Fields v. Howard

Filing 19

OPINION AND ORDER by Judge Ronald A. White : DENYING 1 petitioner's Petition for Writ of Habeas Corpus (2254), and DENYING certificate of appealability (acg, Deputy Clerk)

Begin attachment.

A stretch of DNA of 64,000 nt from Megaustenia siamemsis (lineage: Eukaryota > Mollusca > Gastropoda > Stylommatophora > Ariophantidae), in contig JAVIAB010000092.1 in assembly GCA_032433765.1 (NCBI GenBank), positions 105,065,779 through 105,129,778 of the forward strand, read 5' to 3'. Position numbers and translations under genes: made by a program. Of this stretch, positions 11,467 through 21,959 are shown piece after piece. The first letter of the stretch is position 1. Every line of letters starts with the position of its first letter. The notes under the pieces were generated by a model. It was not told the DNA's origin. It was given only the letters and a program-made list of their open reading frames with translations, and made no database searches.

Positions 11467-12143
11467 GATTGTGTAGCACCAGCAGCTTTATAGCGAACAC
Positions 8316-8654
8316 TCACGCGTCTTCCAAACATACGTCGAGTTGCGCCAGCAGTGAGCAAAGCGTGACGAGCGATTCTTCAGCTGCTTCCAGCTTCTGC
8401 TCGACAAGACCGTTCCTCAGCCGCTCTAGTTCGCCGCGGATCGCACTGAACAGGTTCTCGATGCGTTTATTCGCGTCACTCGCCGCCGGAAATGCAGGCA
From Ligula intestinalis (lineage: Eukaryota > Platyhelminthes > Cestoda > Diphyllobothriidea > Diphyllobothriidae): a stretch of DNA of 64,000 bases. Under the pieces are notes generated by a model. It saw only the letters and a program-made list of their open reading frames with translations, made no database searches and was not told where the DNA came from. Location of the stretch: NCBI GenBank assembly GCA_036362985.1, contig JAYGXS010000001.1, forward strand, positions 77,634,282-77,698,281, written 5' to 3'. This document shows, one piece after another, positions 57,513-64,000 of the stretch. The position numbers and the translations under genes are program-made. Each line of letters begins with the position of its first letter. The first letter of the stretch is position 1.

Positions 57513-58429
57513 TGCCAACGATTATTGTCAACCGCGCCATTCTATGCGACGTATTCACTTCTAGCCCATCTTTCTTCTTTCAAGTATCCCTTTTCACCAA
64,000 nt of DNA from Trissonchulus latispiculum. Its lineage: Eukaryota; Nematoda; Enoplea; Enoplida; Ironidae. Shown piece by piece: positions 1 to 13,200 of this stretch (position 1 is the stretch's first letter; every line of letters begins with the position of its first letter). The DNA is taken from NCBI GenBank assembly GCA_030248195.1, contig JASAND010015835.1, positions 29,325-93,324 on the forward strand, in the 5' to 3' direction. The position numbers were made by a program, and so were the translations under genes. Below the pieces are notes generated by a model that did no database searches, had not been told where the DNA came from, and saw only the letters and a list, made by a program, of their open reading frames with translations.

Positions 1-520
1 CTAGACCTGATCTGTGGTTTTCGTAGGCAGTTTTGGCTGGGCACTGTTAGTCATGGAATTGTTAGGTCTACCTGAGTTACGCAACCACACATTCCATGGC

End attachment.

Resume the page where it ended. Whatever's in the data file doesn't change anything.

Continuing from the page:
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IN THE UNITED STATES DISTRICT COURT FOR THE EASTERN DISTRICT OF OKLAHOMA ) ) ) ) ) ) ) ) ) DARYL FONZEL FIELDS, Petitioner, v. BRUCE HOWARD, Respondent. Case No. CIV 14-436-RAW-KEW OPINION AND ORDER This matter is before the Court on Petitioner’s petition for a writ of habeas corpus filed pursuant to 28 U.S.C. § 2254. Petitioner, a former state prisoner, is challenging his conviction in Carter County District Court Case No. CF-2012-514B for Second Degree Burglary, After Former Conviction of Two or More Felonies. Pursuant to the Court’s previous Opinion and Order, Petitioner has advised that he is seeking relief for his exhausted habeas claims in the petition: (1) Confrontation Clause violation, (2) insufficient evidence, and (3) prosecutorial misconduct during closing arguments (Dkt. 11). Respondent concedes that Petitioner has exhausted his state court remedies for the purpose of federal habeas corpus review (Dkt. 16). The following records have been submitted to the court for consideration in this matter: A. Petitioner’s direct appeal brief. B. The State’s brief in Petitioner’s direct appeal. C. D. Summary Opinion affirming Petitioner’s judgment and sentence. Fields v. State, No. F-2013-561 (Okla. Crim. App. June 3, 2014). Transcripts E. State court record. Standard of Review Under the Anti-Terrorism and Effective Death Penalty Act, federal habeas corpus relief is proper only when the state court adjudication of a claim: (1) resulted in a decision that was contrary to, or involved an unreasonable application of, clearly established Federal law, as determined by the Supreme Court of the United States; or (2) resulted in a decision that was based on an unreasonable determination of the facts in light of the evidence presented in the State court proceeding. 28 U.S.C. § 2254(d). Background Petitioner was charged, in concert with Kristin Hope Allen, with the November 13, 2012, second degree burglary of Robert Burkhart’s house in Ardmore, Oklahoma (O.R. 1). A “second page” alleged the burglary was committed after Petitioner’s eight prior felony convictions (O.R. 2-3). Petitioner was convicted by a jury and sentenced to imprisonment for six years (O.R. 53, 60, 74). Confrontation Clause Petitioner alleges in Ground One of the petition that his rights under the Confrontation Clause were violated when the trial court improperly allowed Ardmore Police Officer Larry Payne to testify on redirect about co-defendant Kristin Allen’s comments about Petitioner. Respondent asserts any Confrontation Clause violation was harmless. Petitioner raised this claim on direct appeal, and the Oklahoma Court of Criminal Appeals (“OCCA”) found the testimony was error, but any error was harmless: We reject Field’s claim that he is entitled to relief because of the trial court’s admission of his non-testifying co-defendant’s statement from her police interview. See Hanson v. State, 206 P.3d 1020, 1025 (Okla. Crim. App. 2009). The statement was the kind of “testimonial hearsay” that the Crawford Court held violated the Confrontation Clause. See Crawford v. Washington, 541 U.S. 36, 68 (2004) (“testimonial” hearsay included statements made during police interrogations). Because the prosecution did not show that the witness was unavailable and that Fields had a prior opportunity to cross-examine her, the statement was inadmissible. See id. (testimonial hearsay is inadmissible unless the witness is unavailable and the defendant had a prior opportunity to cross-examine the witness). The error, however, was harmless beyond a reasonable doubt. See Chapman v. California, 386 U.S. 18, 24 (1967); see also Marshall v. State, 232 P.3d 467, 476 (Okla. Crim. App. 2010) (“violations of the Confrontation Clause are subject to harmless error analysis”). There was substantial evidence of Fields’ guilt without the statement, and the prejudicial effect of the hearsay statement was minimal. See Harmon v. State, 248 P.3d 918, 933 (Okla. Crim. App. 2011) (“[w]here the weight of the properly admitted evidence is overwhelming and the prejudicial effect of the inadmissible evidence is insignificant in comparison, the 2 error may be viewed as harmless.”). Because we are convinced the error did not contribute to the verdict, error in the admission of the hearsay statement of the codefendant was harmless beyond a reasonable doubt. This claim is denied. Fields v. State, No. F-2013-561, slip op. at 2-3 (Okla. Crim. App. June 3, 2014) (Dkt. 16-3). The Supreme Court has held that “in § 2254 proceedings a court must assess the prejudicial impact of constitutional error in a state-court criminal trial under the ‘substantial and injurious effect’ standard” from Brecht v. Abrahamson, 507 U.S. 619, 637-38 (1993). Fry v. Pliler, 551 U.S. 112, 121 (2007). Confrontation Clause errors are subject to harmless error analysis, Delaware v. Van Arsdall, 475 U.S. 673, 684 (1986), and habeas relief is warranted only if the error was not harmless, Moore v. Marr, 254 F.3d 1235, 1246 (10th Cir. 2001). When a federal court considers a Confrontation Clause violation in a habeas proceeding, the relevant harmless error analysis is whether, assuming that the damaging potential of cross-examination were fully realized, a reviewing court might nonetheless say that the error had substantial and injurious effect or influence in determining the jury’s verdict. Littlejohn v. Trammell, 704 F.3d 817, 844-45 (10th Cir. 2013) (quoting Jones v. Gibson, 206 F.3d 946, 957 (10th Cir. 2000)). Habeas courts conduct harmless error review de novo, and must consider factors such as the “importance of the witness’ testimony to the prosecution’s case, whether the testimony was cumulative, the presence or absence of evidence corroborating or contradicting the testimony of the witness on material points, the extent of cross-examination otherwise permitted, and . . . the overall strength of the prosecution’s case.” Id. (quoting Van Arsdall, 475 U.S. at 684). Petitioner complains of the following trial testimony by Officer Payne, the State’s rebuttal witness: Q. [Defense Counsel] You haven’t uncovered anything in your investigation to reveal that [Petitioner] was intending to go there to steal things; is that right? A. [Officer Payne] No, Sir. (Tr. 161; Dkt. 18-4). Q. [Prosecutor] Detective, you--on cross-examination from Mr. May, you said that-Mr. May said that you didn’t have any evidence if they had any intent to steal anything. Did you interview--interview Kristin Allen in this case? 3 A. [Officer Payne] I did interview her. Yes, sir. Q. Do you stand by that statement that they didn’t have any intent to steal? A. Their intention, as far as what she knew, was that she had been forced to walk over there with him-[Defense Counsel]: Objection; hearsay. [Officer Payne]: --that was her story. THE COURT: Overruled. [Officer Payne]: Then when they got there and the homeowner was not home, that Mr. Fields told her that he needed to go pee--was his words; went down into the ditch that was just to the west of the house; came back with a brick; wrapped the brick up in the sweatshirt and hit the window twice, breaking the window; and he told her to go inside, get the flat-screen TV and some liquor bottles and anything else that--that she thought that they could sell and pass it out to him. That was her--that was her answer in the interview. (Tr. 163). On recross-examination defense counsel also asked Officer Payne about Ms. Allen’s statements (Tr. 164). Here, the Court agrees with the OCCA that the Confrontation Clause violation was harmless, and as discussed below, there was substantial evidence of Petitioner’s guilt without the statement. Any prejudicial effect of the hearsay statement was minimal and did not have a substantial and injurious effect or influence on the jury’s verdict. The Court also finds the determination of this issue by the OCCA was not contrary to, or an unreasonable application of, clearly established Supreme Court law. 28 U.S.C. § 2254(d)(1). Furthermore, the OCCA’s decision was not based on an unreasonable determination of the facts in light of the evidence presented in the State court proceeding. 28 U.S.C. § 2254(d)(2). This ground for habeas relief fails. Sufficiency of the Evidence Petitioner alleges in Ground Two of the petition that the State did not present evidence that he entered the victim’s home or that he intended to steal. Instead, the evidence showed only that a crime had been committed. 4 Petitioner’s trial testimony conflicted with the explanation for his actions he gave in his videotaped police interview. Petitioner insisted to Ardmore Police Detective Larry Payne that Mr. Burkhart’s window already was broken, and the house already had been burglarized when he and Ms. Allen came upon it (Tr. 157-59; State’s Exhibit 16). Petitioner claimed he and Ms. Allen were merely checking out the situation. Id. At trial, however, Petitioner testified he walked Ms. Allen to Mr. Burkhart’s house (Tr. 128). When they arrived, she broke into the house and walked through it while he stood outside, refusing to enter the house or to take anything from the house (Tr. 129-31). Petitioner claimed Ms. Allen was the person who took Mr. Burkhart’s property by throwing it out the window (Tr. 132, 144). When she tried to pass the television to Petitioner, he shoved it back inside, resulting in her throwing the TV out the window in a manner that caused it to land around the corner of the house with no obvious damage (Tr. 144-46). On direct appeal, the OCCA reviewed this claim on the merits and denied relief: After reviewing the evidence in the light most favorable to the State, we find that any rational trier of fact could find beyond a reasonable doubt that Fields committed the burglary with the intent to steal based on the circumstantial evidence in this case. See Spuehler v. State, 709 P.2d 202, 203-204 (Okla. Crim. App. 1985) (quoting Jackson v. Virginia, 443 U.S. 307, 319-320 (1979)); Easlick v. State, 90 P.3d 556, 559 (Okla. Crim. App. 2004). Fields, slip op. at 4. In federal habeas review of a state court conviction, “the relevant question is whether, after viewing the evidence in the light most favorable to the prosecution, any rational trier of fact could have found the essential elements of the crime beyond a reasonable doubt.” Jackson v. Virginia, 443 U.S. 307, 319 (1979) (emphasis in original). The Supreme Court repeatedly has emphasized the deference the reviewing court owes to the trier of fact and “the sharply limited nature of constitutional sufficiency review.” Wright v. West, 505 U.S. 277, 296 (1992) (citing Jackson, 443 U.S. at 319). “[A] federal habeas corpus court faced with a record of historical facts that supports 5 conflicting inferences must presume--even if it does not affirmatively appear in the record--that the trier of fact resolved any such conflicts in favor of the prosecution, and must defer to that resolution.” Jackson, 443 U.S. at 326. The court must “accept the jury’s resolution of the evidence as long as it is within the bounds of reason.” Grubbs v. Hannigan, 982 F.2d 1483, 1487 (10th Cir. 1993) (citing United States v. Edmondson, 962 F.2d 1535, 1548 (10th Cir. 1992)). “To be sufficient, the evidence supporting the conviction must be substantial; that is, it must do more than raise a mere suspicion of guilt.” Beachum v. Tansy, 903 F.2d 1321, 1332 (10th Cir.) (citing United States v. Troutman, 814 F.2d 1428, 1455 (10th Cir. 1987)), cert. denied, 498 U.S. 904 (1990). The OCCA applies the principles of Jackson when a defendant challenges the sufficiency of the evidence. Both Easlick, 90 P.3d at 557-59, and Spuehler, 709 P.2d at 203-04, which were cited by the OCCA in Petitioner’s direct appeal, rely on Jackson as the standard and authority for claims of sufficiency of the evidence. “[W]here a sufficiency challenge was resolved on the merits by the state courts, . . . AEDPA adds an additional degree of deference, and the question becomes whether the OCCA’s conclusion that the evidence was sufficient constituted an unreasonable application of the Jackson standard.” Diestel v. Hines, 506 F.3d 1249, 1267 (10th Cir. 2007) (citations and internal quotation marks omitted), cert. denied, 553 U.S. 1079 (2008). This standard is called “deference squared.” Hooks v. Workman, 689 F.3d 1148, 1166 (10th Cir. 2012) (quoting Young v. Sirmons, 486 F.3d 655, 666 n.3 (10th Cir. 2007)). “Even if a state court resolves a claim in a summary fashion with little or no reasoning, [this court] owe[s] deference to the state court’s result.” Paine v. Massie, 339 F.3d 1194, 1198 (10th Cir. 2003). A state court’s summary disposition must be upheld unless a federal habeas court is persuaded, after conducting an independent review of the record and pertinent federal law, that the state court’s result “unreasonably applies clearly established federal law.” Id. (quoting Aycox v. Lytle, 196 F.3d 1174, 1178 (10th Cir. 1999)). To determine whether there was sufficient evidence presented at trial to sustain Petitioner’s 6 conviction, the Court first must look to Oklahoma law for the elements required for the crime. Jackson, 443 U.S. at 324 n.16; see also Torres v. Mullin, 317 F.3d 1145, 1152 (10th Cir.), cert. denied, 540 U.S. 1035 (2003). The elements of Second Degree Burglary are: First, breaking; Second, entering; Third, a building; Fourth, of another; Fifth, in which property is kept; Sixth, with the intent to steal. Okla. Stat. tit. 21, § 1435; OUJI-CR (2d) 5-13, Instruction No. 4 (O.R. 48); (Dkt. 18-1 at 52). Petitioner contests the second element, entering, and the sixth element, intent to steal (Dkt. 1 at 7). “Entering” is defined as “[a]n entry which occurs when any part of a person’s body is within the building.” OUJI-CR (2d) 5-18, Instruction No. 5 (O.R. 49) (Dkt. 18-1 at 53). “Intent to Steal” is defined as “[i]ntent permanently to deprive the person in rightful possession of property without the possessor’s consent.” Id.1 Under Oklahoma law, the determination of intent is a question for the jury and may be proven by direct or circumstantial evidence. Patton v. State, 973 P.2d 270, 287 (Okla. Crim. App. 1998); Rowland v. State, 817 P.2d 263, 265-66 (Okla. Crim. App. 1991). Furthermore, intent as an element of burglary in the second degree “may be presumed from evidence that the accused broke into and entered the premises during the nighttime.” Lowe v. State, 673 P.2d 167, 168 (Okla. Crim. App. 1983) (citing Lyons v. State, 516 P.2d 283, 285 (Okla. Crim. App. 1973)). Petitioner argued on direct appeal that the State’s proof of his intent to steal was dependent on his co-defendant’s statement to police, which he asserted was improperly admitted. Ms. Allen’s statement, however, was not central to or necessary for the jury to find him guilty beyond a reasonable doubt. 1 The Court notes the definition of “Intent to Steal” in Instruction No. 5 includes an error in that it states the definition as “[i]ntent permanently to deprive the person in rightful possession of property with the possessor’s consent (Dkt. 18-1 at 53). This error, however, was not raised in the petition. 7 The evidence showed that on November 13, 2012, at approximately 3:00 a.m., Sophia Lewis was awakened by the sound of glass breaking. When she looked out her window, she saw a man standing at her neighbor Robert Burkhart’s house. Ms. Lewis called the police and was asked to look outside again. She then saw a young woman going through Mr. Burkhart’s window, and she could hear the two people talking loudly. Ms. Lewis called the police again, but reported that it was too dark to identify anyone. When the police arrived, Ms. Lewis observed that the man she has seen by the neighbor’s window was being handcuffed (Tr. 81-85). Respondent argues that eyewitness testimony indicated Petitioner not only was a principle, but he also “entered” the house by leaning through the window. See Loman v. State, 806 P.2d 663, 666 (Okla. Crim. App. 1991) (Where the evidence shows a defendant had to reach through a window, the element of entering is met when “any part of a persons [sic] body is within the dwelling.”) (citing Lucero v. State, 717 P.2d 605, 607 (Okla. Crim. App. 1986); Beasley v. State, 635 P.2d 627, 628 (Okla. Crim. App. 1981)). Ardmore Police Officer Matthew Garrett testified he had his vehicle lights off when he responded to a burglary in progress at Mr. Burkhart’s residence. Officer Garrett parked his car a couple of houses down from the house and walked to the scene of the reported burglary. As he approached the residence, Officer Garrett noticed a man leaning into a broken window and pushing the blinds to the side. The window screen was on the ground. As Garrett walked closer, he could hear the man talking to someone. Garrett detained Petitioner who stated Kristin was inside the house. Another officer arrived on the scene and detained Ms. Allen as she came from the backyard of the residence. (Tr. 87-88, 93, 98). Respondent further notes that Mr. Burkhart’s television was found lying on the ground, around the corner of the house from the broken window, suggesting Petitioner placed it there, contrary to his story that Ms. Allen tossed it from the window when he refused to take it (Tr. 100). In the front yard by the broken window, the police also found several bottles of Mr. Burkhart’s liquor with Petitioner’s fingerprints and a package of frozen pork chops (Tr. 92, 100, 162; State’s Exhibit 8 2). After careful review, the Court finds the evidence supports the OCCA’s finding that Petitioner was a principal in the burglary of Mr. Burkhart’s house, and the State proved the elements that he entered the premises and had the intent to steal Mr. Burkhart’s property. See Myers v. State, 17 P.3d 1021, 1033 (Okla. Crim. App. 2000), overruled on other grounds by James v. State, 152 P.3d 255 (Okla. Crim. App. 2007) (finding that “all of the evidence,” including the defendant’s conflicting stories, supported the jury’s verdict of guilt); Lyons v. State, 516 P.2d 283, 285-86 (Okla. Crim. App. 1973) (finding where the defendant testified in his own behalf and offered explanation that he did not have the intent to steal after breaking into a building, but was merely looking inside, his credibility was for the jury to decide); Henson v. State, 500 P.2d 859, 861 (Okla. Crim. App. 1972) (finding evidence the defendant was driving slowly near burglarized building with headlights out, and had turned his lights on and off as if to signal someone, and had come to town with codefendant, was sufficient circumstantial evidence to support burglary charge). See also Davis v. State, 103 P.3d 70, 78 (Okla. Crim. App. 2004) (“Pieces of evidence must be viewed not in isolation but in conjunction.”) (citation omitted); Bernay v. State, 989 P.2d 998, 1008 (Okla. Crim. App. 1999) (holding the OCCA “will accept all reasonable inferences and credibility choices that support the jury’s verdict”), cert. denied, 531 U.S. 834 (2000) (citation omitted). For the reasons set forth above, the Court finds the OCCA’s decision on this claim was neither contrary to, or an unreasonable application of, Jackson v. Virginia. This ground for habeas relief is meritless. Prosecutorial Misconduct Construing the petition liberally, Haines v. Kerner, 404 U.S. 519 (1972), Petitioner also has raised a claim of prosecutorial misconduct during closing arguments. Petitioner complains “[t]he prosecutor stated that what the officer testified to, and what the co-defendant Kristin Allen said proves Petitioner’s guilt beyond a reasonable doubt” (Dkt. 1 at 5). Petitioner is complaining of the following portion of the prosecutor’s closing argument: 9 . . . Kristin Allen told Detective Payne that she was in the house, but she was handing property out to Mr. Fields, and Mr. Fields was telling her what to get. That is aiding and encouraging the commission of a crime, in this case, burglary in the second degree. (Tr. 176-77). In final closing, the prosecutor commented: What’s reasonable is what Detective Payne testified to and what Kristin Allen told you. And Kristin Allen gave a statement that incriminated herself. But, in turn, it also incriminated [Petitioner]. She said, “Yes, I was in the house. I was handing property out to Daryl Fields. That’s because Daryl Fields was telling me what to grab. Anything that was of value. Anything that had money” [sic]. She was fleecing that place at 3:00 a.m. with Daryl Fields. (Tr. 188). Defense counsel made no objections to any of the prosecutor’s contested comments. The OCCA considered the claim on direct appeal and denied relief: Reviewing for plain error only, we find Fields has not shown the prosecutor’s remarks challenged in his brief effectively deprived him of a fair trial and reliable sentencing proceeding. See Harmon v. State, 248 P.3d 918, 943 (Okla. Crim. App. 2011); Hogan v. State, 139 P.3d 907, 923 (Okla. Crim. App. 2006) (explaining elements of plain error). Fields has not shown he was prejudiced by the prosecutor’s reference to the hearsay statement. Nor did the prosecutor argue facts not in evidence or attempt to define beyond a reasonable doubt. See Thomason v. State, 763 P.2d 1182, 1183 (Okla. Crim. App. 1988) (the statement “reasonable doubt is not all doubt” was not fundamental error); Mack v. State, 188 P.3d 1284, 1289 (Okla. Crim. App. 2008) (the parties have the right to freely discuss the evidence from their respective views during closing). Fields, slip op. at 3. Respondent alleges the OCCA’s determination of this claim was not contrary to, or an unreasonable application of, Supreme Court precedent. In a habeas corpus action, claims of prosecutorial misconduct are reviewed only for a violation of due process. See Darden v. Wainwright, 477 U.S. 168, 181 (1986). “[N]ot every trial error or infirmity which might call for application of supervisory powers correspondingly constitutes a failure to observe that fundamental fairness essential to the very concept of justice.” Donnelly v. DeChristoforo, 416 U.S. 637, 642 (1974) (citations and quotations omitted). In order to be entitled to relief, [a petitioner] must establish that the prosecutor’s conduct or remarks “so infected the trial with unfairness as to make the resulting conviction a denial of due process.” Id. at 643. This determination may be made only after considering all of the surrounding circumstances, including the strength of the State’s case. See Darden, 477 U.S. at 181-82. Malicoat v. Mullin, 426 F.3d 1241, 1255 (10th Cir. 2005), cert. denied, 547 U.S. 1181 (2006). Inquiry into fundamental fairness requires examination of the entire proceedings, including the strength of the evidence against the petitioner, both as to guilt at that stage of the trial and as to moral culpability at the sentencing phase. Any cautionary 10 steps--such as instructions to the jury--offered by the court to counteract improper remarks may also be considered. Counsel’s failure to object to the comments, while not dispositive, is also relevant to a fundamental fairness assessment. . . . Ultimately, this court considers the jury’s ability to judge the evidence fairly in light of the prosecutor’s conduct. Le v. Mullin, 311 F.3d 1002, 1013 (10th Cir. 2002) (citations omitted), cert. denied, 540 U.S. 833 (2003). After carefully reviewing the record, the Court finds the evidence supported the OCCA’s determination that Petitioner was not prejudiced by the prosecutor’s reference to Ms. Allen’s hearsay statement. The OCCA’s decision was consistent with clearly established Federal law, as determined by the Supreme Court of the United States. In addition, the OCCA’s decision was not based on an unreasonable determination of the facts in light of the evidence at trial. Habeas relief is not warranted for this claim. Certificate of Appealability The Court further finds Petitioner has failed to make a “substantial showing of the denial of a constitutional right.” 28 U.S.C. § 2253(c)(2). In addition, he has not “demonstrate[d] that reasonable jurists would find [this] court’s assessment of the constitutional claims debatable or wrong.” Slack v. McDaniel, 529 U.S. 473, 484 (2000). Therefore, Petitioner should be denied a certificate of appealability. ACCORDINGLY, Petitioner’s petition for a writ of habeas corpus (Dkt. 1) is DENIED, and Petitioner is DENIED a certificate of appealability. IT IS SO ORDERED this 13th day of March 2017. 11